In order to truly benefit from data collection and analysis, you need to make strategic decisions about where to apply your new insights. Cities and large organizations can benefit from taking an intelligent operations center (IOC) approach to managing information flow in which users are given customized dashboards presenting critical data measurements.

The key to know where to focus efforts in order to prioritize the insights presented. Before moving toward a highly customized and targeted solution, understand your standard data sets.

The technology world is quickly moving toward open standards to allow for interoperability and increased access to information and resources. The foundation for open standards is, of course, determining and defining resources. Any time you have incoming data that needs to be analyzed and organized, ask an important question: What is the standard here? If there isn’t a standard, or it’s vague, ask how do we define it to move toward an IOC-style approach?

The first step is to normalize data and establish baseline conditions in your system that will consistently be measured against. If you fail to take this step, you’ll likely pay a lot of money to develop a customized dashboard that the majority of your team will be unable to interpret and understand in time to make important decisions. Recently, companies like Element Blue that specialize in data analysis systems for the infrastructure and utility industries have partnered with data-integration experts in order to create high-performance, cost-effective systems for mapping data.

The million (or maybe multi-million) dollar question is, of course, how do cities get value from investing the resources in defining and implementing these standards? Ultimately, the most value can be found when standards are created that align with top city officials’ or top executives’ priorities. At the end of the day, town leaders and CEOs are the ones who can make big decisions about how and where IT budgets will be invested, so it makes sense to figure out if the systems and standards you’re creating are on course with their goals and objectives.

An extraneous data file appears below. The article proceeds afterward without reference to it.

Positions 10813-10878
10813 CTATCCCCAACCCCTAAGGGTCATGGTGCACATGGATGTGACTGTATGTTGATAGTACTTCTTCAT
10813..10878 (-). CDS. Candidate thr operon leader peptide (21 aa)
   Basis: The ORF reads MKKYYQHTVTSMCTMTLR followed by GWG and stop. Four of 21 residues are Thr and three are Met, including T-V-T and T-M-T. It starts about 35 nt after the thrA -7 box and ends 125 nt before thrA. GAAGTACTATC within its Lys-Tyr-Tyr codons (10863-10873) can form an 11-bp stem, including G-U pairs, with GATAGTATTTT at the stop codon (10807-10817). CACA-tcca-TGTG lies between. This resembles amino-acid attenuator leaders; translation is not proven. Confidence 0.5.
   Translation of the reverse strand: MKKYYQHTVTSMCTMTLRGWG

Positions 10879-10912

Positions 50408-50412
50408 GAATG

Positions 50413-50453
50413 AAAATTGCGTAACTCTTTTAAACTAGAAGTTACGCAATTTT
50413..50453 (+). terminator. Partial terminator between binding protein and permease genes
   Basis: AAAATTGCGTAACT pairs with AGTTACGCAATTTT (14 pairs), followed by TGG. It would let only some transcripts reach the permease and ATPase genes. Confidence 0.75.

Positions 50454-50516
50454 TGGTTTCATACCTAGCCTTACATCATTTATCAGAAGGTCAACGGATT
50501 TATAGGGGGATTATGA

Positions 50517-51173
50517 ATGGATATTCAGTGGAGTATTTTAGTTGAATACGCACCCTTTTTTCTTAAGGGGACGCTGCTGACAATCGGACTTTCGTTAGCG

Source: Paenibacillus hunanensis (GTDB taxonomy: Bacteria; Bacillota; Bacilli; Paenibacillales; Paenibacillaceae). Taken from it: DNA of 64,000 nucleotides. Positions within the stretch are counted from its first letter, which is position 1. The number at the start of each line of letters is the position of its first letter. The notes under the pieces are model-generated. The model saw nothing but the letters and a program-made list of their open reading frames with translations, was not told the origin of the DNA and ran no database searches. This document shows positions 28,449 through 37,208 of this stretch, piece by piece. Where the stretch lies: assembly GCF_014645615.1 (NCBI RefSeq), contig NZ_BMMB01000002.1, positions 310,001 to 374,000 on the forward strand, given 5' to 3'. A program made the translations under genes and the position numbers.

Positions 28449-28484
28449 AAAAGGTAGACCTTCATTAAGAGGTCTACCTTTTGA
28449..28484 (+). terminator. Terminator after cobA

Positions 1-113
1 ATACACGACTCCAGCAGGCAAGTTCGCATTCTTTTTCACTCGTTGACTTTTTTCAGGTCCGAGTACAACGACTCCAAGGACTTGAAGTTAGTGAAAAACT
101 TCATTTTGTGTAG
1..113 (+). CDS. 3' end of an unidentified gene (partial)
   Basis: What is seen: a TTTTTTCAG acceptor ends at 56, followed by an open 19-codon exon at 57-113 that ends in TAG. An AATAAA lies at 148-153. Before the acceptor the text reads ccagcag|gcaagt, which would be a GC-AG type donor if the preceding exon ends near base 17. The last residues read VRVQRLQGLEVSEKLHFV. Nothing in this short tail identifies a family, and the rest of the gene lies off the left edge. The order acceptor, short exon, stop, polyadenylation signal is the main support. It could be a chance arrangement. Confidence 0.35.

For instance, when a water utilities project manager wants to develop an IOC-style dashboard for his team, he should really be talking to the city manager about project requirements from the very beginning. Start by providing a detailed accounting of prioritized needs and investments for the IOC so top officials can have a long view of where the project will be heading, and how it will ultimately add value to the organization.

Remember that these top officials and executives are the ones who can really help evolve your system beyond the status quo, and if they’re going to champion your cause, they really need to understand what they’re advocating for in the first place. Once you have these key leaders on board, you can begin developing and implementing the system that will align with their priorities, and save your team from spending a majority of its time on redundant manual data-entry tasks.

The saying “you’ll never know how to get there if you don’t know where you’re going” may be a cliché, but it fits the process of streamlining priorities for information flow perfectly. Before you start investing in a customized IOC dashboard with all the bells and whistles, know exactly why you’re building it in the first place.


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